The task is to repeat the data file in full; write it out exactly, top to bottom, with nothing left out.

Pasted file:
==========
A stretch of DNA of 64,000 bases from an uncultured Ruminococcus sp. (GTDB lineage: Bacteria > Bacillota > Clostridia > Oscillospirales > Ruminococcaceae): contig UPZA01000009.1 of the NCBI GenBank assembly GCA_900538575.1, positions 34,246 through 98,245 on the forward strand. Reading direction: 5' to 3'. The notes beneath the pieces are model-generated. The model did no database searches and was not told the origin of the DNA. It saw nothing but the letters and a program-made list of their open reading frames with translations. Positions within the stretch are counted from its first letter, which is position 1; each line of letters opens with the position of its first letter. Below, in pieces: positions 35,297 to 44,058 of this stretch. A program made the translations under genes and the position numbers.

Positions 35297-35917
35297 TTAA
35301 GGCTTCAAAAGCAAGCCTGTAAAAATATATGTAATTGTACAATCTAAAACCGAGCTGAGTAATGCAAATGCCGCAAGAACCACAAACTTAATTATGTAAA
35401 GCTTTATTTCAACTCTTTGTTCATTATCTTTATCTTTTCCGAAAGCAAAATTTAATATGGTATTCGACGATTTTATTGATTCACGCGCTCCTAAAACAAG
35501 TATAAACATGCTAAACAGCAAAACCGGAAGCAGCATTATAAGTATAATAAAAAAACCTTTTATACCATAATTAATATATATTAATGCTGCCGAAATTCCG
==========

A stretch of DNA of 64,000 bases from an uncultured Ruminococcus sp. (GTDB lineage: Bacteria > Bacillota > Clostridia > Oscillospirales > Ruminococcaceae): contig UPZA01000009.1 of the NCBI GenBank assembly GCA_900538575.1, positions 34,246 through 98,245 on the forward strand. Reading direction: 5' to 3'. The notes beneath the pieces are model-generated. The model did no database searches and was not told the origin of the DNA. It saw nothing but the letters and a program-made list of their open reading frames with translations. Positions within the stretch are counted from its first letter, which is position 1; each line of letters opens with the position of its first letter. Below, in pieces: positions 35,297 to 44,058 of this stretch. A program made the translations under genes and the position numbers.

Positions 35297-35917
35297 TTAA
35301 GGCTTCAAAAGCAAGCCTGTAAAAATATATGTAATTGTACAATCTAAAACCGAGCTGAGTAATGCAAATGCCGCAAGAACCACAAACTTAATTATGTAAA
35401 GCTTTATTTCAACTCTTTGTTCATTATCTTTATCTTTTCCGAAAGCAAAATTTAATATGGTATTCGACGATTTTATTGATTCACGCGCTCCTAAAACAAG
35501 TATAAACATGCTAAACAGCAAAACCGGAAGCAGCATTATAAGTATAATAAAAAAACCTTTTATACCATAATTAATATATATTAATGCTGCCGAAATTCCG